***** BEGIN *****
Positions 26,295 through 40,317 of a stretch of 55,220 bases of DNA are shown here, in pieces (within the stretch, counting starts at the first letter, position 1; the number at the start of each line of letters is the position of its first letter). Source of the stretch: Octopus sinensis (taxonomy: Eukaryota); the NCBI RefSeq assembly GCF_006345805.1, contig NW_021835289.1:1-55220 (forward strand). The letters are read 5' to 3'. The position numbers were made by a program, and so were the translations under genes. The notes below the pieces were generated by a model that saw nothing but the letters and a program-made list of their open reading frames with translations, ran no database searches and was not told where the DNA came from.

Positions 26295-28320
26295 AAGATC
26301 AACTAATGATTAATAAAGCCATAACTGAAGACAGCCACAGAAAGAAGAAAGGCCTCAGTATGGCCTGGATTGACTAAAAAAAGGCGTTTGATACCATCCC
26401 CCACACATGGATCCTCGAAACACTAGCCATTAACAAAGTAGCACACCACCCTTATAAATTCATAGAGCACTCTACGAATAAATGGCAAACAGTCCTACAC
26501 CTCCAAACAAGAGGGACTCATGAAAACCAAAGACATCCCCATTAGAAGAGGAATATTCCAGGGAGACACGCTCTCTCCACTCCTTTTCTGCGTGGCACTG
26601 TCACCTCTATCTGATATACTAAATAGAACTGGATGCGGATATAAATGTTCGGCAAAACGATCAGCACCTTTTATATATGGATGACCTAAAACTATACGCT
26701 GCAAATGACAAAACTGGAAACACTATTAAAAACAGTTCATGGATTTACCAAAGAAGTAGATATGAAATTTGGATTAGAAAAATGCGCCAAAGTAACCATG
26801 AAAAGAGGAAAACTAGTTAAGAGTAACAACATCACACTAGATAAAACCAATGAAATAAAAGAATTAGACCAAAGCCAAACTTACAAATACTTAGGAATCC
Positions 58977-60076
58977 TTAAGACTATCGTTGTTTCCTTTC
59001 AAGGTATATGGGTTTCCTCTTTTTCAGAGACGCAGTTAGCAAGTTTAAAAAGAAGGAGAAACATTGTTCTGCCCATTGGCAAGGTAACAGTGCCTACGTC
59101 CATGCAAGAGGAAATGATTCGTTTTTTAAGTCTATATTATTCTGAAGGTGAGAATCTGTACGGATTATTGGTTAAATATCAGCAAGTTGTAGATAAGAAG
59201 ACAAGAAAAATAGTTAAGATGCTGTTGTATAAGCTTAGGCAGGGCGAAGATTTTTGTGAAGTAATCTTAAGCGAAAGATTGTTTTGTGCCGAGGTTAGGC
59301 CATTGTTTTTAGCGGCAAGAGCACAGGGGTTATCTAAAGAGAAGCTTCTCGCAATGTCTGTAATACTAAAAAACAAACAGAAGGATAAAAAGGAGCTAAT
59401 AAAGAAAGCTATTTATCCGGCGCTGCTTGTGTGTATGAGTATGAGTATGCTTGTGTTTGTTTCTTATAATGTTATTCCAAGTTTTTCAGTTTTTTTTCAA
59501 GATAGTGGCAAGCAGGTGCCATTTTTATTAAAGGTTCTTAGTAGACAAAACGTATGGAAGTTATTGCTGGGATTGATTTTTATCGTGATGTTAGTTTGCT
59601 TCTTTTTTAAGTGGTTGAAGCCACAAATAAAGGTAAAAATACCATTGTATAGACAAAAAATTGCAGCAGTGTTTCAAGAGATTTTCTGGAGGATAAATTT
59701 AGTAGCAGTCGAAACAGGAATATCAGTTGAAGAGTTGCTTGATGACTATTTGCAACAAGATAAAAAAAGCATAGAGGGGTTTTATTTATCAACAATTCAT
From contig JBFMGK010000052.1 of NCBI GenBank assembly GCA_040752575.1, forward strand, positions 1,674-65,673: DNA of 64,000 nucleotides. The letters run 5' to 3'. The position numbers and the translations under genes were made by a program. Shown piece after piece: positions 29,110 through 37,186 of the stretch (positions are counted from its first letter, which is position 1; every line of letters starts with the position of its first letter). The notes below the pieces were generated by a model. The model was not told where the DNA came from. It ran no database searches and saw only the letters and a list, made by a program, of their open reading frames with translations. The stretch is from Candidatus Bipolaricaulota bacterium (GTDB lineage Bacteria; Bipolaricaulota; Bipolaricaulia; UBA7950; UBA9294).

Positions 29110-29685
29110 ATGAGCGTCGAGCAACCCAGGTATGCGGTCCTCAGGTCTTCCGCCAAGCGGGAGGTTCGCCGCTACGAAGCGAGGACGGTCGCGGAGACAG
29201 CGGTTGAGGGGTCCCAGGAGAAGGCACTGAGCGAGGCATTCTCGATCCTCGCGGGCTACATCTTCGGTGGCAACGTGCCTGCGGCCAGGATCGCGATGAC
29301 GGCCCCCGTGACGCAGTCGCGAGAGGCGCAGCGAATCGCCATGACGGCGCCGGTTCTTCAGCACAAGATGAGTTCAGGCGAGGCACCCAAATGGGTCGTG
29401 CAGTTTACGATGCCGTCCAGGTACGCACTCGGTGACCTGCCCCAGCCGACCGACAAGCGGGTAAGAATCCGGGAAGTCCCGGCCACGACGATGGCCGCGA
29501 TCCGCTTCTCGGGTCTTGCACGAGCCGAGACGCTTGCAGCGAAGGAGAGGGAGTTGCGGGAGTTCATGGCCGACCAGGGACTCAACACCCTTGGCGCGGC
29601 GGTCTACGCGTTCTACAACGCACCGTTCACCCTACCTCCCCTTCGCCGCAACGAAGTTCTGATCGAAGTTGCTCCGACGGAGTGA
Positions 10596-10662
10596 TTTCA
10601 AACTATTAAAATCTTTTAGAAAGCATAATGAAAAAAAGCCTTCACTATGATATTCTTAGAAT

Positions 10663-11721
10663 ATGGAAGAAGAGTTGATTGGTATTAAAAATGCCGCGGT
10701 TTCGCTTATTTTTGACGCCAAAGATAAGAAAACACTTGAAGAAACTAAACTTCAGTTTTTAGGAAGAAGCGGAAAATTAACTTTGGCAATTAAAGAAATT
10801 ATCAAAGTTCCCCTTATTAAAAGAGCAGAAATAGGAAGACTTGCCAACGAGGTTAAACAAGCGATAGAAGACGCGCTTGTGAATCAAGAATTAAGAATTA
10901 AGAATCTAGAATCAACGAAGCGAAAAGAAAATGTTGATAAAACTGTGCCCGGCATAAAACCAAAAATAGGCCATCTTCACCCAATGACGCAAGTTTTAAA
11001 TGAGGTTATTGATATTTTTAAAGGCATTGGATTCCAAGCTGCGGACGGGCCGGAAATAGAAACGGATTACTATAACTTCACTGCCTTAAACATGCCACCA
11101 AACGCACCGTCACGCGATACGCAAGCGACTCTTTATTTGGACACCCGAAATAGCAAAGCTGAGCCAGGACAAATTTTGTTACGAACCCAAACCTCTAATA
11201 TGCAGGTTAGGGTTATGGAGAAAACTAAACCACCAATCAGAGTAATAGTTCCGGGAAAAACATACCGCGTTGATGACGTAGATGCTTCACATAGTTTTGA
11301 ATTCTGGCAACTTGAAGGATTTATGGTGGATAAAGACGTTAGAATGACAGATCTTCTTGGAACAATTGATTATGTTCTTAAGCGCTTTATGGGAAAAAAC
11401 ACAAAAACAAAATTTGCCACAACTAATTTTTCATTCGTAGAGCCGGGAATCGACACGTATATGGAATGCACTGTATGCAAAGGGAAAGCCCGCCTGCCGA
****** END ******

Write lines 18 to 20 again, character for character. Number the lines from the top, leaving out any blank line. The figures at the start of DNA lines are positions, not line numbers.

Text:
59601 TCTTTTTTAAGTGGTTGAAGCCACAAATAAAGGTAAAAATACCATTGTATAGACAAAAAATTGCAGCAGTGTTTCAAGAGATTTTCTGGAGGATAAATTT
59701 AGTAGCAGTCGAAACAGGAATATCAGTTGAAGAGTTGCTTGATGACTATTTGCAACAAGATAAAAAAAGCATAGAGGGGTTTTATTTATCAACAATTCAT
From contig JBFMGK010000052.1 of NCBI GenBank assembly GCA_040752575.1, forward strand, positions 1,674-65,673: DNA of 64,000 nucleotides. The letters run 5' to 3'. The position numbers and the translations under genes were made by a program. Shown piece after piece: positions 29,110 through 37,186 of the stretch (positions are counted from its first letter, which is position 1; every line of letters starts with the position of its first letter). The notes below the pieces were generated by a model. The model was not told where the DNA came from. It ran no database searches and saw only the letters and a list, made by a program, of their open reading frames with translations. The stretch is from Candidatus Bipolaricaulota bacterium (GTDB lineage Bacteria; Bipolaricaulota; Bipolaricaulia; UBA7950; UBA9294).